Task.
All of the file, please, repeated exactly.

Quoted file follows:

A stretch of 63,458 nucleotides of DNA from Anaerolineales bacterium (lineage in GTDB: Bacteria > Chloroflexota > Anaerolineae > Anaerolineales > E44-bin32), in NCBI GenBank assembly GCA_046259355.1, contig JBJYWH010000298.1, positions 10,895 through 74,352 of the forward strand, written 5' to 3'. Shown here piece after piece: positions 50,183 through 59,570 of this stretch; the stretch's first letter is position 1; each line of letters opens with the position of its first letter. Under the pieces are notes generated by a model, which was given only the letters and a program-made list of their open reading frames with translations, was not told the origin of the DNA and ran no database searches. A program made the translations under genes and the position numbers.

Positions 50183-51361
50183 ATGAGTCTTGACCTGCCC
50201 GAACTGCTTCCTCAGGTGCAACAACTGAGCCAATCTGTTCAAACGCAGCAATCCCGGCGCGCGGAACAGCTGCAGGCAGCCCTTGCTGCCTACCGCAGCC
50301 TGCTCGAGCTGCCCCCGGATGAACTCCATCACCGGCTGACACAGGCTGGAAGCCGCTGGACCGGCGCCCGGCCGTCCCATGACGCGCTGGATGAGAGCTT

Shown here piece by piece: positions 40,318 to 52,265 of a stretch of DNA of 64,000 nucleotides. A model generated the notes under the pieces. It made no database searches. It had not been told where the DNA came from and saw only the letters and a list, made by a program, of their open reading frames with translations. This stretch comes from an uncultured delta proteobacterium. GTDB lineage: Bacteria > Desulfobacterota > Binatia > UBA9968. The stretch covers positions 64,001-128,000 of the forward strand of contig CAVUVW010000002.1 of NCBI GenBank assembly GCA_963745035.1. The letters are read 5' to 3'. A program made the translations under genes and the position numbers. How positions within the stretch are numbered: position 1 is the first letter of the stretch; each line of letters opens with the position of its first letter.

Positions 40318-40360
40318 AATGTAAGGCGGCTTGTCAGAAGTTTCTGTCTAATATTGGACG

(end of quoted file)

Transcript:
A stretch of 63,458 nucleotides of DNA from Anaerolineales bacterium (lineage in GTDB: Bacteria > Chloroflexota > Anaerolineae > Anaerolineales > E44-bin32), in NCBI GenBank assembly GCA_046259355.1, contig JBJYWH010000298.1, positions 10,895 through 74,352 of the forward strand, written 5' to 3'. Shown here piece after piece: positions 50,183 through 59,570 of this stretch; the stretch's first letter is position 1; each line of letters opens with the position of its first letter. Under the pieces are notes generated by a model, which was given only the letters and a program-made list of their open reading frames with translations, was not told the origin of the DNA and ran no database searches. A program made the translations under genes and the position numbers.

Positions 50183-51361
50183 ATGAGTCTTGACCTGCCC
50201 GAACTGCTTCCTCAGGTGCAACAACTGAGCCAATCTGTTCAAACGCAGCAATCCCGGCGCGCGGAACAGCTGCAGGCAGCCCTTGCTGCCTACCGCAGCC
50301 TGCTCGAGCTGCCCCCGGATGAACTCCATCACCGGCTGACACAGGCTGGAAGCCGCTGGACCGGCGCCCGGCCGTCCCATGACGCGCTGGATGAGAGCTT

Shown here piece by piece: positions 40,318 to 52,265 of a stretch of DNA of 64,000 nucleotides. A model generated the notes under the pieces. It made no database searches. It had not been told where the DNA came from and saw only the letters and a list, made by a program, of their open reading frames with translations. This stretch comes from an uncultured delta proteobacterium. GTDB lineage: Bacteria > Desulfobacterota > Binatia > UBA9968. The stretch covers positions 64,001-128,000 of the forward strand of contig CAVUVW010000002.1 of NCBI GenBank assembly GCA_963745035.1. The letters are read 5' to 3'. A program made the translations under genes and the position numbers. How positions within the stretch are numbered: position 1 is the first letter of the stretch; each line of letters opens with the position of its first letter.

Positions 40318-40360
40318 AATGTAAGGCGGCTTGTCAGAAGTTTCTGTCTAATATTGGACG